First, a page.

Hence the importance of expert crane operators, and of systems that aid novice operators to avoid problems like load swing. Sorensen says that the effect of PaR’s ExpertOperator technology is to modify the inputs of an unskilled crane operator to make them resemble those of a skilled expert.

“ExpertOperator has a single function,” he says: “It is to help crane operators of all skill levels perform like expert crane operators; and in doing so, it enhances the safety and efficiency of crane operations.”

To understand how it works, it is worthwhile to look at the difference between the way that an expert and a novice operates a crane.

To stop a trolley moving in a forward direction, novices would simply remove their finger from the ‘trolley-forward’ button. The abrupt stop would cause the load to sway. Experienced operators, however, behave more skilfully. Instead of just taking their finger off the button they press and release the button several times. The first halt starts the load swaying; then the trolley moves on a little, counteracting that sway; a succession of such stops and starts eliminates the sway completely. Of course skill is required to judge the timing right; effectively the operator is pre-empting the sway of the load.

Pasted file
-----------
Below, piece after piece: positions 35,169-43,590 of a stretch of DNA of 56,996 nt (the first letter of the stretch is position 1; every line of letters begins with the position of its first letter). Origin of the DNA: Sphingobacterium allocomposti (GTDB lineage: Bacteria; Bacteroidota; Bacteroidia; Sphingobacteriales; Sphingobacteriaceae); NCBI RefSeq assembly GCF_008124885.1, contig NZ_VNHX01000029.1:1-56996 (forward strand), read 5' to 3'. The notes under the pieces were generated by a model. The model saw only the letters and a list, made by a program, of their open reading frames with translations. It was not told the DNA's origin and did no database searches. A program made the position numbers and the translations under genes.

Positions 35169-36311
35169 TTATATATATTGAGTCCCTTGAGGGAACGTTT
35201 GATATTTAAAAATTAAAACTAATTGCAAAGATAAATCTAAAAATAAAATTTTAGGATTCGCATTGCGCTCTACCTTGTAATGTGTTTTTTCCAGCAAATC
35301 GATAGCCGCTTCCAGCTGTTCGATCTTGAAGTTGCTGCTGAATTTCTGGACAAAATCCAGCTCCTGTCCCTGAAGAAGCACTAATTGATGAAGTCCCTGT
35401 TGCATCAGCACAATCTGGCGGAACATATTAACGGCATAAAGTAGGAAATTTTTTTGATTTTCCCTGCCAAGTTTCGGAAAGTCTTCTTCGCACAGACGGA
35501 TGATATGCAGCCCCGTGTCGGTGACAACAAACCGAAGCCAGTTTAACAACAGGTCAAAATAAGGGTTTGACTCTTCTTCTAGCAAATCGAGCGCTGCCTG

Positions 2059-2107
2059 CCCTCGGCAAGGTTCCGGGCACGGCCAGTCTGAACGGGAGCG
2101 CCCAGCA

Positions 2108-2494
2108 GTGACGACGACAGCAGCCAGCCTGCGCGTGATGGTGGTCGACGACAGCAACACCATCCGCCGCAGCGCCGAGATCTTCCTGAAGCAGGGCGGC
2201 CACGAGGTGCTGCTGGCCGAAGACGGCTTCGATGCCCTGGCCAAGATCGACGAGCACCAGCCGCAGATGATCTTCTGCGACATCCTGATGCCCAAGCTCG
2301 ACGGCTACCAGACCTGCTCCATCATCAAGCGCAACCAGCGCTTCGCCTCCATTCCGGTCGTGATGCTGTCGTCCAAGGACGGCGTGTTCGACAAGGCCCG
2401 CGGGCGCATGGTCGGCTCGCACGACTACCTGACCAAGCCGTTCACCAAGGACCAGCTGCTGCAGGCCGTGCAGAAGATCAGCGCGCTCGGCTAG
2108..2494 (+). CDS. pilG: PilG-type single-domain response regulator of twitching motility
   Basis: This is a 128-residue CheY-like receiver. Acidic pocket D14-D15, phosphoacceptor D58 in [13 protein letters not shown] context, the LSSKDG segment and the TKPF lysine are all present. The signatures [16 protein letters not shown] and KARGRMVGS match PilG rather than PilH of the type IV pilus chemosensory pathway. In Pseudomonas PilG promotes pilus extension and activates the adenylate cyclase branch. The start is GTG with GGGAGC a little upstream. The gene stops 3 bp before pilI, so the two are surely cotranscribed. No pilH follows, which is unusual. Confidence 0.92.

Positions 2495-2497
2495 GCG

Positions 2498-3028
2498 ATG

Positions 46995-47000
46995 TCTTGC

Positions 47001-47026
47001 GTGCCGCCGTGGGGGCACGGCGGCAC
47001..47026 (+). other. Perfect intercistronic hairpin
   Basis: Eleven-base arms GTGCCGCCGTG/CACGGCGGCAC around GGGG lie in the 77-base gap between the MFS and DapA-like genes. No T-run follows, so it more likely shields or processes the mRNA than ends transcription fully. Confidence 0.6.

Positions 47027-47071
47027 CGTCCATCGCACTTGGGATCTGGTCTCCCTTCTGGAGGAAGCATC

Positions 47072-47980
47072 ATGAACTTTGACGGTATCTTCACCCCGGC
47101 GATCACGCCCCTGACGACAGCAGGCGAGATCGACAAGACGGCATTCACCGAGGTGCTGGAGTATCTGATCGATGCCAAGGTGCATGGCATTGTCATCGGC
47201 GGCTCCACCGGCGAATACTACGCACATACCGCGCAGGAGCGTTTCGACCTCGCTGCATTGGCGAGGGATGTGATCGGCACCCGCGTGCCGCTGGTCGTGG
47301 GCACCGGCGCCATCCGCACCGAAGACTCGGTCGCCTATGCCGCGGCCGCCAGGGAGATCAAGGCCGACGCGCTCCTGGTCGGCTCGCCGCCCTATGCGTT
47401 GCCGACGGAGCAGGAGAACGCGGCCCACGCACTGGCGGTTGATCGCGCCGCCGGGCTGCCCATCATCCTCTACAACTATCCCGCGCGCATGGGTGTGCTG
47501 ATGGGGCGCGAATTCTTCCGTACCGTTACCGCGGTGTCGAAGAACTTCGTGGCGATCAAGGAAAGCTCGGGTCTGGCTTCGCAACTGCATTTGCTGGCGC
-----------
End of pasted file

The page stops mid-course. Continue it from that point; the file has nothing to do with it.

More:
“ExpertOperator uses exactly the same strategy,” says Sorensen. “It subtly adds correctly-timed button pushes to all the commanded motions to reduce sway. That means that whenever an individual uses ExpertOperator, it doesn’t matter whether he or she is a novice or experienced; the resulting motion of the crane will be as if an exceedingly skilled operator were driving.”

ExpertOperator intercepts the operator’s pendant or radio-pendant commands; then it modifies them into commands similar to those that would be issued by a skilled operator undertaking the same task.

ExpertOperator is unique in the industry, says Sorensen, as the system does not use any sensory data, whatsoever. No sensors are involved. It does not need to know the length of rope paid out, sling length, or the speed or acceleration of the trolley. “ExpertOperator is the only anti-sway system that is 100% sensorless,” he says. This might seem counterintuitive, not to say an impossible thing to achieve; but it has its roots in Dr. Sorensen’s PhD thesis in the mathematics of crane control. “If, for example a crane was commanded to move very, very slowly, the crane would exhibit practically zero load swing, irrespective of position or height of the load. In a similar way, ExpertOperator uses commands that work for all rigging configurations, but allow the crane to operate at its maximum speed and acceleration.” This means that ExpertOperator will work for any crane load, at any time.

This of course simplifies the installation of our anti-sway system. “The only parameters we need to know about the crane are the maximum capabilities of the drives, and maximum lift—so we do not command motions that exceed the crane capabilities. We do not need information about its positon at any one time.”